GOOD FRIDAY: JESUS’ DEATH & MARY’S HEARTACHE
Mary reflects on Jesus’ life while standing at the foot of the cross
Ever since Gabriel appeared to me, when I was just a frightened teenage girl, I’ve pondered the miracle of a God becoming man. I actually raised the Son of God, Jesus. He lived an extraordinary existence as both man and God ever since his conception was created by the Holy Spirit. I marveled every day of his life.
All through Jesus’ childhood and young adult years, I waited anxiously for Jesus to reveal himself to the world. He waited so long! How remarkable that he chose his first miracle to be turning water into wine at the wedding in Cana. That’s the kind of compassion he always had for people. He could read a situation and feel the desperation there. He always responded to their heart condition, their dreams and fears.
Then he read the Messianic passages in Isaiah at our own temple in Nazareth. I was so proud! I thought our town would worship him after he declared himself! They must have seen how different—how discerning and kind—he was. But moments after reading Isaiah’s passage, the crowd began pushing him toward the edge of a cliff to throw him off!
I have always lived with the terror that my son would be killed. It’s been my companion for these thirty-odd years. I live with both the anticipation of his revelation and the dread of people’s resistance to it. The beauty of beholding his glory and the horror of watching it rejected.
When he was little, the village women would remark how lucky I was that at least my oldest son was perfectly obedient. Other than some of his peculiar decisions (like staying behind in Jerusalem alone without telling me!), he was an easy boy to raise.
I wanted the best for him even more than I did for my other children, because he actually deserved the best! He deserved to be loved, admired, and believed; even his own brothers were a long way from worshipping him as the Messiah.
I don’t know how I expected his story to end, but I never anticipated Golgotha. I knew that Messiah would die for the people, and I had heard Isaiah’s prophecies about his bruising and beatings, but I just had never pictured it like it happened.
I never considered Jesus would be wrongfully accused, beaten nearly to death, and executed publicly in the worst, most painful way possible. I never considered my people capable of handing him over to the Romans. It was unthinkable that our own religious leaders worked with Rome to kill an innocent man. To kill my perfect son, of all people.
That awful Friday, the prophecies became believable. As Jesus writhed in agony, I recalled a hundred fleeting memories of my life with him. I remembered walking to the market with his little hand in mind and rocking him gently in the darkness of midnight. Feeling his loving arms around my neck and little boy kisses brushing my cheek. With horror, Isaiah’s words made awful sense to me that day.
Jesus had called himself a shepherd, but Isaiah had called him a sheep to the slaughter.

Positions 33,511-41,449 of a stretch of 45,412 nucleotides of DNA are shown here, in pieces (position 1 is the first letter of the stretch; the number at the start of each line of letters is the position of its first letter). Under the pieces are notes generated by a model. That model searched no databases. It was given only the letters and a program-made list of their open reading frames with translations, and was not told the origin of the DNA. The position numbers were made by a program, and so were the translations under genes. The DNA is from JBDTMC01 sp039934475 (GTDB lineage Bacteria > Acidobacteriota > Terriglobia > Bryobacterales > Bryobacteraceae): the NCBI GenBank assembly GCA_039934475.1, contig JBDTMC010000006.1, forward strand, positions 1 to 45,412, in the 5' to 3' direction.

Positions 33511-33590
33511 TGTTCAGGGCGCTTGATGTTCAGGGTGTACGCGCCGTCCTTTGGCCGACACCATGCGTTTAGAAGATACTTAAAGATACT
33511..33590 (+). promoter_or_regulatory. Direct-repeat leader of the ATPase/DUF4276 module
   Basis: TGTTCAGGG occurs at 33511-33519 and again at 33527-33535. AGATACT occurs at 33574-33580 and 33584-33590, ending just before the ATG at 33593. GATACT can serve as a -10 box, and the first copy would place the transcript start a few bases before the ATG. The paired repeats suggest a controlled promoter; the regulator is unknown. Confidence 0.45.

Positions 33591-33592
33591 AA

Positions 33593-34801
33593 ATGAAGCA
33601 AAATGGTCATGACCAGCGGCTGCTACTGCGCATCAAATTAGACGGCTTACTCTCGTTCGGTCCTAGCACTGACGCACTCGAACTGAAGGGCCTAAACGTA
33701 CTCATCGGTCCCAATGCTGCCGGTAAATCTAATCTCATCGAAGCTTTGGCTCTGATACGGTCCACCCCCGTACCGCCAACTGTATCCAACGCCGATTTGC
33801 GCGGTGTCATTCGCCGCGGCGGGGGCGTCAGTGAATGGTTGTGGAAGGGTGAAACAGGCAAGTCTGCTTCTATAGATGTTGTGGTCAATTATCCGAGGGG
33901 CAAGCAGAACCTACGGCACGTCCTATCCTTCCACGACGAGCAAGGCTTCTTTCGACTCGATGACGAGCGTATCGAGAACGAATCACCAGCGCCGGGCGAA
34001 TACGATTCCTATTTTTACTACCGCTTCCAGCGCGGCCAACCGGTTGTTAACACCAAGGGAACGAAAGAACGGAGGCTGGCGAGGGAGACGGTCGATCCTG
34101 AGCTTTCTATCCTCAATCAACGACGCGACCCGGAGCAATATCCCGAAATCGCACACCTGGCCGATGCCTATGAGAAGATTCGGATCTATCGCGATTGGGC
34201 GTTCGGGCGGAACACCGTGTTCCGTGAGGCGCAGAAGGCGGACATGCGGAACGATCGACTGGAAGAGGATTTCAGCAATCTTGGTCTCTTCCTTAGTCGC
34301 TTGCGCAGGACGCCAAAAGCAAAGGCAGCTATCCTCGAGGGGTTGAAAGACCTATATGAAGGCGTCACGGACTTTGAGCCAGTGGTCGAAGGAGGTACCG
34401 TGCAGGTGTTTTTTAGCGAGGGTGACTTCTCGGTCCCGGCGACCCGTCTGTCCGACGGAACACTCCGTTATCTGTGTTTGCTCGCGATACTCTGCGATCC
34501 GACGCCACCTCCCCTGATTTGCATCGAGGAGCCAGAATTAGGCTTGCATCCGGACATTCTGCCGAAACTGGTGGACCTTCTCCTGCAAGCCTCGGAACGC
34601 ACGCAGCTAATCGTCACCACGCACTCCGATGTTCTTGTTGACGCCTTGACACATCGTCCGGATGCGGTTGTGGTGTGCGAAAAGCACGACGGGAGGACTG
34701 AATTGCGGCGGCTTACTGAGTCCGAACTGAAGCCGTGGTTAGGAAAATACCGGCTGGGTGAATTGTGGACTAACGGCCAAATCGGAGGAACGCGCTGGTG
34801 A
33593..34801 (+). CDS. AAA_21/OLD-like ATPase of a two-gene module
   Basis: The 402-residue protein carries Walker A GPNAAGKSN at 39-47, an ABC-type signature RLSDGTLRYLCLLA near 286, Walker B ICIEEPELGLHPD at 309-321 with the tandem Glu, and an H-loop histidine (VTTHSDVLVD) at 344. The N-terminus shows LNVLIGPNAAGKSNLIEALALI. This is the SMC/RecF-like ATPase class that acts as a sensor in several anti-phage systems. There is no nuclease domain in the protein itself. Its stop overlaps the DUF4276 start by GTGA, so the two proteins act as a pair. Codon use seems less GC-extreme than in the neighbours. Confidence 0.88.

As Jesus’ body slumped on the cross, I felt all the fevers he ever had, all his bruised knees, all his hurt feelings. At every excruciating breath, Jesus heaved himself up against the splintery beam, using the huge spikes through his wrists and feet to hold his weight while he moved. Sweat and blood streamed from his open wounds. The soldiers had brutally lashed him 39 times with every flick of the cat-of-nine-tails, wrapping the leather strips bearing chipped glass and rocks around his chest and back. The weapon tore into him, jerked under the soldier’s strength, peeling back ribbons of fleshless muscle and bloody tissue.
His face—oh, that sweet face! His eyes communicated love, even to people filled with hate and shame! I hardly recognized his body beneath the swelling and the blood. A horrid crown of thorns was crammed into his skull, mocking his claim to be the Son of God. Thorns, six inches long, cut to the bone and opened rivers of blood down his face and neck. His cheekbones swelled from the beatings and bled where the men tore out his beard.
He didn’t look human at all. And he certainly didn’t look like any God we had ever prayed to.
My son, shredded like a dead carcass in the wilderness.
He was and is God, even if he didn’t look like it. I know the truth better than anyone. With all the power in the universe at his command, he hung there willingly. Inside I screamed for him to release himself from the constraints of humanity. Yet even as I felt this anguish, I could hear his wise, childish response to me from all those years ago: “I must be about my father’s business.”
The sight was unbearable, yet I couldn’t tear myself away. More than once, I buried my head in John’s shoulder and wept. Even midst his suffering, Jesus showed me compassionate. “Woman,” he said with tenderness, “behold your son.” His eyes traveled to his closest friend. “John, behold your mother.” Always thinking of us first. Always.
He hung there naked, and I couldn’t cover him, exhausted and I couldn’t sing him to sleep, in agony and I couldn’t kiss him.
I searched for comfort and remembered this: He came to give life and give it more abundant.
Every grieving mother needs to know that her son has not died in vain, that he is fulfilling his destiny. When he said, “It is finished” and released his spirit, he wasn’t leaving his mother’s aching arms. He was triumphantly returning to the arms of his Father, having conquered death, conquered hate, and conquered eternal damnation for all of creation.
That is what love does and how love feels.
That must be why love hurts so much.